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You are not your user. Despite your tenure, subject-matter expertise, and past success implementing new features, you are not your user. You might think you’re very similar to your user. It’s possible your motivations, emotions, and priorities overlap with those of your users, however if your product is not aligned with your user’s mental model, they will abandon your product in search of something that more closely meets their needs.

How can you, as a UX designer, determine your users’ beliefs, identify their motivations, and respond to their pain points? Once you have that knowledge, how do you turn it into steps an organization can take to improve their product?

You are not your user!

Usability testing is a great way to learn from your users and prioritize the addition/redesign of content into a product. Here are some tips on how to get started with a usability test.

State Your Research Objectives, Hypotheses, and Metrics

Stating your research objectives, hypotheses, and documenting ahead of time which performance metrics you plan to record helps prevent cognitive biases from creeping into your analyses. It’s normal to bring expectations into a usability test (I think credit card form A will have higher success rates than form B; I expect users to report low levels of comprehension for menu labels), but expectations can lead to confirmation biases. A confirmation bias leads the mind to agree with data/information which confirms existing beliefs while discarding information that challenges it.

Usability testing is a great way to learn from your users and prioritize the addition/redesign of content into a product.

It would be a major failure of UX research to ignore valuable feedback that contradicts your expectations. State your research objectives and metrics early on so you cannot cherry-pick the quotes, video clips, and survey results that confirm your expectations.

Structuring Research Objectives

Research objectives describe the goals you’re hoping to accomplish at the conclusion of the study. They are the foundation upon which you can create hypotheses and select appropriate performance metrics. Here are some examples of good and bad research objectives:

Bad ObjectiveGood Objective
See what users think about different product landing pagesEvaluate perceptions and emotional reactions to product landing pages
Find out if users can complete the cart checkout processMeasure success and error rates in payment workflows originating from the cart
Look at how users navigate site menusAssess navigation behavior and comprehension of menu labels

Review with Stakeholders

UX’ers don’t operate in isolation. We’re part of multi-dimensional teams of developers, product owners, and QA engineers (to name a few). All members of a team should have the opportunity to provide input on what a study’s research objectives are because these same team members will be impacted by the outcomes of the research. As such, they need to understand how design recommendations are identified and where they are coming from.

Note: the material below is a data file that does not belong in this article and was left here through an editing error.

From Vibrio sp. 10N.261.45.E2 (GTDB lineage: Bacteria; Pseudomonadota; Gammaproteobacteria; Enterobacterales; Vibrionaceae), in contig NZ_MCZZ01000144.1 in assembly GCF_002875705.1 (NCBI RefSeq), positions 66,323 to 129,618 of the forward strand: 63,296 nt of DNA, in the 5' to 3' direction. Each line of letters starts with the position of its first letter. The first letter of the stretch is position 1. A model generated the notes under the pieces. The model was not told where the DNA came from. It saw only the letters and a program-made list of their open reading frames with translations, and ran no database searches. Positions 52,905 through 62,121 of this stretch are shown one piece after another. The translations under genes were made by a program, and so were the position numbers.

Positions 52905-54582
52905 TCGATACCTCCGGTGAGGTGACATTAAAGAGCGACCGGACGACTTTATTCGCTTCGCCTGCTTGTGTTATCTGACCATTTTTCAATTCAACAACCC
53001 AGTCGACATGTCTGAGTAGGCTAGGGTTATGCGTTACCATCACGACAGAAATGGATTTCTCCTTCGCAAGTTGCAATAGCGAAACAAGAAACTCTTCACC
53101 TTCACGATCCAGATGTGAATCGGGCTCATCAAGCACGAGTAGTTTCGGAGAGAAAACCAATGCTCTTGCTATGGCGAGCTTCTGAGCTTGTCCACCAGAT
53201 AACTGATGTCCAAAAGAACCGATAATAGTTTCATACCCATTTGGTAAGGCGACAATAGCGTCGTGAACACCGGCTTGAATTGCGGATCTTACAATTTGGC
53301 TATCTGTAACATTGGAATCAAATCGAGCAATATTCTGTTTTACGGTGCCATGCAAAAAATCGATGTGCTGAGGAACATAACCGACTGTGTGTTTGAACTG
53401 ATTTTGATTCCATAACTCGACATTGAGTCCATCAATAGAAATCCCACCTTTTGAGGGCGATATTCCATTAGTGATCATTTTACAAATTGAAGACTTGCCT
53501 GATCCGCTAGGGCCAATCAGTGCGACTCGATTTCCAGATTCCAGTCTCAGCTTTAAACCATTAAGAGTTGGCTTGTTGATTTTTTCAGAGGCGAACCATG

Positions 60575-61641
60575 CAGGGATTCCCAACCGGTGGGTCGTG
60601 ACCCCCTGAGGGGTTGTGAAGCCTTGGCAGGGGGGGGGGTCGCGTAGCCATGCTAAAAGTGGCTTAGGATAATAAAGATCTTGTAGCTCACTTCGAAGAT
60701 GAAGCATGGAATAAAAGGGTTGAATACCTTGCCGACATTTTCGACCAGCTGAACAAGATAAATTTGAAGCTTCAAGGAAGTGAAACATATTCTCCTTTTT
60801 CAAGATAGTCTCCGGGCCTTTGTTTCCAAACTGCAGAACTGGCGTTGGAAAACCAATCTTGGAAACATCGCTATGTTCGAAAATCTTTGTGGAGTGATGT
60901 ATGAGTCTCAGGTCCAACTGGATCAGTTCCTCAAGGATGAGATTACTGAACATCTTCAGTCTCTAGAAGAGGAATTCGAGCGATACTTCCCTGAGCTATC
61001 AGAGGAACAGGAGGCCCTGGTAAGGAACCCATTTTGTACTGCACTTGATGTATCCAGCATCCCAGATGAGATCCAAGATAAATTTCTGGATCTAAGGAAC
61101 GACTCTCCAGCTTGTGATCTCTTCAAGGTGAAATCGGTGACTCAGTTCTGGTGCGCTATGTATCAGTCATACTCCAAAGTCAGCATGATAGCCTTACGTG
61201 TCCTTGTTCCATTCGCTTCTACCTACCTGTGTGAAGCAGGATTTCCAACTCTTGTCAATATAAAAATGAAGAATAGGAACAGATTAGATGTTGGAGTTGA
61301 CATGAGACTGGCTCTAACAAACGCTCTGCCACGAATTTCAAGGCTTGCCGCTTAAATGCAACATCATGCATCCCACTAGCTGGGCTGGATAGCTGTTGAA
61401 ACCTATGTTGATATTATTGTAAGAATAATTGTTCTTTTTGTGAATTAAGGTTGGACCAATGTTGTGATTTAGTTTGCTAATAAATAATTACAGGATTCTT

UX’ers don’t operate in isolation. We’re part of multi-dimensional teams of developers, product owners, and QA engineers

Design solutions that alleviate pain-points identified in a usability study need to be prioritized and budgeted into a product’s roadmap. If design solutions arise seemingly out of the blue, stakeholders may be less inclined to allocate resources to these updates. However, framing design enhancements around previously agreed upon goals can encourage buy-in and help teams become better aligned with user needs, not just business priorities.

Defining Hypotheses

With group consensus on research objectives, it’s time to focus on defining hypotheses. Each research objective should be paired with at least one hypothesis. Each hypothesis should state which metric you plan to use for comparisons. In addition to the metric, you can (optionally) add a why to your hypothesis. This will encourage you to take a closer look at your UI to see how well content and workflows align with your persona’s needs.
Here are hypotheses and whys added to the objectives from the previous section:

Evaluate perceptions and emotional reactions to product landing pagesPost-test survey questions will show a higher satisfaction rating for landing page AMedia on page A is accompanied by ratings and reviews 
Measure success and error rates in payment workflows originating from the cartThe most prevalent source of errors in the checkout will be credit card number validationInline validation does not align with common web patterns
Assess navigation behavior and comprehension of menu labelsUsers will directly (and successfully) use links to navigate to sub-pagesPrevious card-sorting research established the user’s language for category/menu/link labels

Selecting Performance Metrics

The metrics you choose for a given study depend first on the fidelity of your prototype (e.g., Is it paper? Clickable Invision prototypes? Is it a demo environment?). A usability test does not need complex data to be insightful. Difficulty ratings, success rates, and a satisfaction questionnaire are more than enough to highlight areas for improvement. See the table below for recommendations on how to select metrics based on your test environment.

MetricLow FidelityMedium FidelityHigh Fidelity
Difficulty Rating
Time on task
Successful task completion
Comprehension (button/link/menu labels)

Most metrics can be used across all levels of prototype fidelity. Avoid using time on task as a metric in most situations since database sizes, internet speeds, and follow-up questions may artificially inflate the metric.

Recruiting Participants


Nothing’s free. Have a budget in mind with ideas on how to compensate participants for their time:

  • Cash
  • Gift certificates
  • Free use of your product for a given amount of time

Show initiative by getting in contact with finance departments to establish procedures that can be used to issue the payments to participants.


Hopefully, your product has personas. If not, please take a look at some of my recommendations on how to create personas.